Their charges were astronomical, but Toots didn’t care. Some would have squawked at such a large sum, but she knew she would get her money’s worth, and then some. Personally, she disliked Blanche intensely, but the woman’s decorating eye was spot on, and her specialty was Southern plantation homes. If asked, neither Toots nor Phil could say anything nice about her other than that. They had both observed the way she treated her underlings on more than one occasion since she had been hired, and they most definitely did not like what they had observed. After the holidays, Toots planned to give the snooty, pumped-up harridan a piece of her mind.
She walked over to the fireplace and moved the exquisite crystal candleholders away from the edge. Now three years old, Jonathan and Amy were growing by leaps and bounds. She was sure that if either of them chose to, they could reach the delicate crystal and topple it over. Satisfied that the tapered red candles and holders wouldn’t cause harm to her grandchildren, Toots stepped back to admire the decorators’ work.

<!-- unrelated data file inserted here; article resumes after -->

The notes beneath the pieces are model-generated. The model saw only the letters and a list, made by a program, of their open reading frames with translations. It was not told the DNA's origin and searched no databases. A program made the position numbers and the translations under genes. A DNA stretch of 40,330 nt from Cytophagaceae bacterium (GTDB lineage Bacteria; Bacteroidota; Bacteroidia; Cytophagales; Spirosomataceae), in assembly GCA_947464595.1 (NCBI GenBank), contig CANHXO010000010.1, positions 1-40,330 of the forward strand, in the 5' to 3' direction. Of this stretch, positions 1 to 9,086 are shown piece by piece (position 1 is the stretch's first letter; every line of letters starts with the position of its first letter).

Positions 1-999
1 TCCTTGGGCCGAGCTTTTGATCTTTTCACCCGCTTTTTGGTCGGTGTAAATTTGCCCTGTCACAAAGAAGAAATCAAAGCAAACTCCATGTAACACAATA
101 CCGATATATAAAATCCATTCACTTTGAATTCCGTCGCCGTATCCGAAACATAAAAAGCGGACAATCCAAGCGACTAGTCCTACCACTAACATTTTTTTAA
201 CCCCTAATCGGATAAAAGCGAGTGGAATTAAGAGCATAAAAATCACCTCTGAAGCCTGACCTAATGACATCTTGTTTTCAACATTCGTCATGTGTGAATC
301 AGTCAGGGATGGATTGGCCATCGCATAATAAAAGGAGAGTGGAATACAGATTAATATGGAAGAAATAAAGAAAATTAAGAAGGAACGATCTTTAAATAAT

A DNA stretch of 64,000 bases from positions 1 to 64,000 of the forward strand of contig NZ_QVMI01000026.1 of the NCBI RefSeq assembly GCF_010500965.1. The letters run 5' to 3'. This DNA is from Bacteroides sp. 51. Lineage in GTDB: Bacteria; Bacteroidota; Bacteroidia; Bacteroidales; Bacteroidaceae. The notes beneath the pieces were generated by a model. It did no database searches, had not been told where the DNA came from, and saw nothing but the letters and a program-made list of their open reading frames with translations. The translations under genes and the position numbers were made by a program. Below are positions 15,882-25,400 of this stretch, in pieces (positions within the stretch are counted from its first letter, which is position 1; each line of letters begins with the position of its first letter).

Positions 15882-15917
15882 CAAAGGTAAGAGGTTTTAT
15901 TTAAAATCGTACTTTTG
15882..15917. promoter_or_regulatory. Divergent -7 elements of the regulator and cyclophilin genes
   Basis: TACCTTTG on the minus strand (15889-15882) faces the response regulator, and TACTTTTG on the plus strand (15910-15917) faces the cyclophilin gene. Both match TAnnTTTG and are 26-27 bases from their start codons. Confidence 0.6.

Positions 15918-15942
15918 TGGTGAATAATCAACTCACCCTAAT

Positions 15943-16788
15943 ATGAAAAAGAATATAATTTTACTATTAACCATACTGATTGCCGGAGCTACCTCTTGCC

The fragrant evergreens flanking the floor-to-ceiling windows filled the room with the sharp scent of pine. The sweet-smelling magnolia blooms, which she had personally picked from her trees, had been placed in exquisite vases throughout the main room. The hoity-toity Blanche had insisted that the main room was to be referred to as the “parlor.” To Toots, it was simply a beautiful formal living area that in no way was off-limits to anyone, especially not her grandchildren. However, for the month of December, she would allow the fine citizens of Charleston to parade through her “parlor.”
The focal point of her “parlor” was the twelve-foot Fraser fir in the corner, beside two large windows. Velvet red and green ribbons tied in large bows, hundreds of miniature white lights, and the many antique ornaments Toots had collected made her tree unique, one of a kind. Blanche Harding thought the lights too modern, but there was no way Toots was going to have a tree as gorgeous as this without Christmas lights. She knew candles were used back in the day, and she also knew many a home had been destroyed by fire. No, she’d stick to store-bought lights. Let someone else take a chance with the candles.